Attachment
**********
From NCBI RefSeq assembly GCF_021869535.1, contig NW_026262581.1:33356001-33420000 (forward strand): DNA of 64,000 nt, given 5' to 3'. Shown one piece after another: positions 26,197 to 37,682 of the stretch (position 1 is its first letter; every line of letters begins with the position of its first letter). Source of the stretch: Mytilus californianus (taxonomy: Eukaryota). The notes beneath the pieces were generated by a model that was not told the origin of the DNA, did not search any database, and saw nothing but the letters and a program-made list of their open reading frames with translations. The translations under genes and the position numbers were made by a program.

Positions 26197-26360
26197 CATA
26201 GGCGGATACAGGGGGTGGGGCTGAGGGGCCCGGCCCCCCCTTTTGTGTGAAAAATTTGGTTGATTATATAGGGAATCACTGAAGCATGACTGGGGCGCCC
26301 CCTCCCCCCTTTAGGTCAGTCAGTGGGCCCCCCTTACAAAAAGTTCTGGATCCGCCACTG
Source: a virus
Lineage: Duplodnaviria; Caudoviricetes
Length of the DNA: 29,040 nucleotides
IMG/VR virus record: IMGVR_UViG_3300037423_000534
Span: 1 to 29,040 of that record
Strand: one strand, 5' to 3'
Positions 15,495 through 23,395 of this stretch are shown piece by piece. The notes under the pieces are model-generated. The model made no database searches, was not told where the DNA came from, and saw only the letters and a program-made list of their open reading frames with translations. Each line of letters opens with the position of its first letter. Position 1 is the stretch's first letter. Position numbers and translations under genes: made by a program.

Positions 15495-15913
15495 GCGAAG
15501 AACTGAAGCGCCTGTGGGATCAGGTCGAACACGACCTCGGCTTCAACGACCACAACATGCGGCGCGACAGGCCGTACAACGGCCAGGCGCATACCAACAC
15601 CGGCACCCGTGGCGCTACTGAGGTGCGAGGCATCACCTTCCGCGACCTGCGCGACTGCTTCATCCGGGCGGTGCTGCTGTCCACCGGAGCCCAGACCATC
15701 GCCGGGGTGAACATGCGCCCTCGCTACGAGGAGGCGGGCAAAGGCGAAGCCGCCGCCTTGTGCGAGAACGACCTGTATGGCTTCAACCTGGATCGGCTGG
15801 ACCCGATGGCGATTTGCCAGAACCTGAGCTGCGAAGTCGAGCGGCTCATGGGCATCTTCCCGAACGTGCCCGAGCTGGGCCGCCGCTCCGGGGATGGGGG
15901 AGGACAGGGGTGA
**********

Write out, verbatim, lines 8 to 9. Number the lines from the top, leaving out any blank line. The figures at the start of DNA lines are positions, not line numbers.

Length of the DNA: 29,040 nucleotides
IMG/VR virus record: IMGVR_UViG_3300037423_000534